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Gunman opens fire at Chicago hospital, wounds at least 4

Chicago Police officers walk outside Mercy Hospital on the city's South Side where authorities say a shooting at the hospital has wounded multiple people, including a suspect and a police officer, Monday, Nov. 19, 2018, in Chicago. (AP Photo/Amanda Seitz)

A gunman opened fire Monday at a Chicago hospital, wounding at least four people, including a police officer and a hospital employee, authorities said.

A police spokesman said the gunman was dead, but it was not immediately clear if he took his own life or was killed by police at Mercy Hospital on the city's South Side.

A witness named James Gray told reporters that it looked as if the attacker "was turning and shooting people at random."

The shooting apparently began as the suspect was walking with a woman near a parking lot. He turned and repeatedly shot the woman in the chest. He then entered the hospital and continued firing, Gray said.

The two had been talking to each other. Gray said it didn't seem like a heated exchange.

"Then once she fell to the ground, he stood over her and shot her three more times," he said.

Four people were in critical condition, including an officer. At least one of the four was a hospital employee, police spokesman Anthony Guglielmi said.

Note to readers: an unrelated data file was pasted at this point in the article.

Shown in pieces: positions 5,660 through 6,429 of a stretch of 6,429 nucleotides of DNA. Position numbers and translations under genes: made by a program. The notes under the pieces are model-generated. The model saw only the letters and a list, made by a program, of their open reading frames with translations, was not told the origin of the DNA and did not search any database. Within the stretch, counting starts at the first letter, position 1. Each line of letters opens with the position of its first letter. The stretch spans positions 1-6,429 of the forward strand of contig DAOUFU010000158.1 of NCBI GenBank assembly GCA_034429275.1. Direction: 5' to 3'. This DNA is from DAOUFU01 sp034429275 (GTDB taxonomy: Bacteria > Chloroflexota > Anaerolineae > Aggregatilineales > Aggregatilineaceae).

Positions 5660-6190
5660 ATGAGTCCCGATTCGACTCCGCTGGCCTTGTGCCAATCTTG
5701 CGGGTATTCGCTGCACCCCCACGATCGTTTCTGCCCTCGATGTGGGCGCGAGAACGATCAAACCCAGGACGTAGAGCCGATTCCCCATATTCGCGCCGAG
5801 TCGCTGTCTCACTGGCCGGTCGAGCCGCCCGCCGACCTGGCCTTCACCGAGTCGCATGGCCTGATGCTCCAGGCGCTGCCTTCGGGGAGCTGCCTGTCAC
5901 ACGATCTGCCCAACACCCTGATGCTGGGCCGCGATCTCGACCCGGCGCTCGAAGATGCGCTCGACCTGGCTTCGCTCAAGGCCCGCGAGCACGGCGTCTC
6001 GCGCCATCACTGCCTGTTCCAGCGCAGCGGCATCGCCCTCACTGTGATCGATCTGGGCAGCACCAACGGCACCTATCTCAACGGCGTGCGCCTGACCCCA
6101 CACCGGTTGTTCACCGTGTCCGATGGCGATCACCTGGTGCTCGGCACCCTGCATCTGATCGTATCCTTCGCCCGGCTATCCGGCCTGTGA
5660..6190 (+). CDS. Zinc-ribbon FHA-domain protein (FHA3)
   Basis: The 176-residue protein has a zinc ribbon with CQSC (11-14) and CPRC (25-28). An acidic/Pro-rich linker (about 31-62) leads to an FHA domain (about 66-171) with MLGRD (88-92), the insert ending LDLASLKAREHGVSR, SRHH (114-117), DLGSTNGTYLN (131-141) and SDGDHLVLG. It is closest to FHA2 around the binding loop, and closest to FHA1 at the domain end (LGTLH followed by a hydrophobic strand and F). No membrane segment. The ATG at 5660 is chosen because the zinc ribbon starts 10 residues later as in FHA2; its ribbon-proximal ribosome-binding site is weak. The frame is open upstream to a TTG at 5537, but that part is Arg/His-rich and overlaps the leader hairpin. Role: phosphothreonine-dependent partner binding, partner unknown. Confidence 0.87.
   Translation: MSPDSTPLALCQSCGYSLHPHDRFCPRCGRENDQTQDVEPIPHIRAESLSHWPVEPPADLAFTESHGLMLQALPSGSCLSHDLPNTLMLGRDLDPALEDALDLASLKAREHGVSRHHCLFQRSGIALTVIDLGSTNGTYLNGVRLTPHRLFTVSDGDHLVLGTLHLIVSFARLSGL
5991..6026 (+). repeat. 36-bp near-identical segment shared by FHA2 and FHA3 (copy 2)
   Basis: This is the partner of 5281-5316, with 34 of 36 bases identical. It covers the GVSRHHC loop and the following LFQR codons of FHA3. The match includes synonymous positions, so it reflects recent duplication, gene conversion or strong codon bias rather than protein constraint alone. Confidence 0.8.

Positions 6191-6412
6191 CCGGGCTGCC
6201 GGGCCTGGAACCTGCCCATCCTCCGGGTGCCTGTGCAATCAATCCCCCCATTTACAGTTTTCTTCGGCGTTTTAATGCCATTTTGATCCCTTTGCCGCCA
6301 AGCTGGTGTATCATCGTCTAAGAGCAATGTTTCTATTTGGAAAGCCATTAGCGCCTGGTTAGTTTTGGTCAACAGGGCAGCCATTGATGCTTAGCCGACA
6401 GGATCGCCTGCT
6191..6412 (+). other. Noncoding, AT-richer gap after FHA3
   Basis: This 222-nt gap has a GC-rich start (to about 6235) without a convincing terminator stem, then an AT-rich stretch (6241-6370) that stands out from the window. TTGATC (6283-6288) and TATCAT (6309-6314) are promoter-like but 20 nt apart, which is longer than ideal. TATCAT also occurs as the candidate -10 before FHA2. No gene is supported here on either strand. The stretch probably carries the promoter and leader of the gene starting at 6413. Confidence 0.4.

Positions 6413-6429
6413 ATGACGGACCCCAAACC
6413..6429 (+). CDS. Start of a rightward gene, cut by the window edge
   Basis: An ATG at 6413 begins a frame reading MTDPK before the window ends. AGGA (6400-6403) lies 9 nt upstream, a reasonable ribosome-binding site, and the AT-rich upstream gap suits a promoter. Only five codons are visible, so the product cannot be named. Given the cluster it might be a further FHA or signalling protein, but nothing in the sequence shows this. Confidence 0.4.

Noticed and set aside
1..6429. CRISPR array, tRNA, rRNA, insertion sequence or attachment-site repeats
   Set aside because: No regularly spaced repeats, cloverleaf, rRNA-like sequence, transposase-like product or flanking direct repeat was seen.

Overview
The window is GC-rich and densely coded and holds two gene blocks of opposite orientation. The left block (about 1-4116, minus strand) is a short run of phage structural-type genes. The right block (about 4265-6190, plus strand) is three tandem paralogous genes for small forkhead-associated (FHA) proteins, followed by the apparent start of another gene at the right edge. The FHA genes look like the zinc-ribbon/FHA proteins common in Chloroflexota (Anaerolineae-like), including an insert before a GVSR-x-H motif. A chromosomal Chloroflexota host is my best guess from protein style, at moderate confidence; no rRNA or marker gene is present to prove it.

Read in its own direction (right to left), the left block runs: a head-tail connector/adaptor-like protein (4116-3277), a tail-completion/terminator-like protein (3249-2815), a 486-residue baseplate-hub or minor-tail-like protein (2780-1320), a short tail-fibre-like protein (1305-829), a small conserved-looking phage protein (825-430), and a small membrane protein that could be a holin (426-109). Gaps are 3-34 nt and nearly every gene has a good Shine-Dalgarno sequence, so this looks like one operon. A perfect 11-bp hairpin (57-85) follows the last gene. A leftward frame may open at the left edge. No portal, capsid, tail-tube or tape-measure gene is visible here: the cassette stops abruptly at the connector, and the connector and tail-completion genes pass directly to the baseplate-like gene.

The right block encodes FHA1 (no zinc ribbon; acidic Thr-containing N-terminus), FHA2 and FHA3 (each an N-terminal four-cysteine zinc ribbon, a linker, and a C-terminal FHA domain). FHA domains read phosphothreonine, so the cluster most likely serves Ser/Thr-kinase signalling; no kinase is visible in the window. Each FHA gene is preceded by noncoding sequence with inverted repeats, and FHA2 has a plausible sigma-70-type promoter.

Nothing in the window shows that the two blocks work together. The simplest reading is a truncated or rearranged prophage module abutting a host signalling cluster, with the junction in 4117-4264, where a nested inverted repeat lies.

Television footage showed several people, including some wearing white coats, walking through a parking lot with their arms up.

Jennifer Eldridge was working in a hospital pharmacy when she heard three or four shots that seemed to come from outside. Within seconds, she barricaded the door, as called for in the building's active shooter drills. Then there were six or seven more shots, now much closer, just outside the door.

"I could tell he was now inside the lobby. There was screaming," she recalled.

The door jiggled, which Eldridge believed was the shooter trying to get in. Some 15 minutes later, she estimated, a SWAT team officer knocked at the door, came in and led her away. She looked down and saw blood on the floor but no bodies.

"It may have been 15 minutes, but it seemed like an eternity," she told a reporter.

Maria Correa was at the hospital for her mother-in-law's appointment with a doctor. As the violence unfolded, a hospital employee locked the doors to the waiting area. Correa hid under a piece of furniture, clutching her 4-month-old son, Angel, for 10 to 15 minutes. She heard about eight shots, then more. She lost track of how many.

Those "were the worst minutes of our lives," she said.

About 10 other people also sought safety in the waiting room.

Hundreds of police cars, firetrucks and ambulance encircled the hospital. Police blocked off streets in the surrounding neighborhood.

A message left for hospital officials was not immediately returned.

Mercy has a rich history as the city's first chartered hospital. It began in 1852, when the Sisters of Mercy religious group converted a rooming house. During the Civil War, the hospital treated both Union soldiers and Confederate prisoners of war, according to its website.

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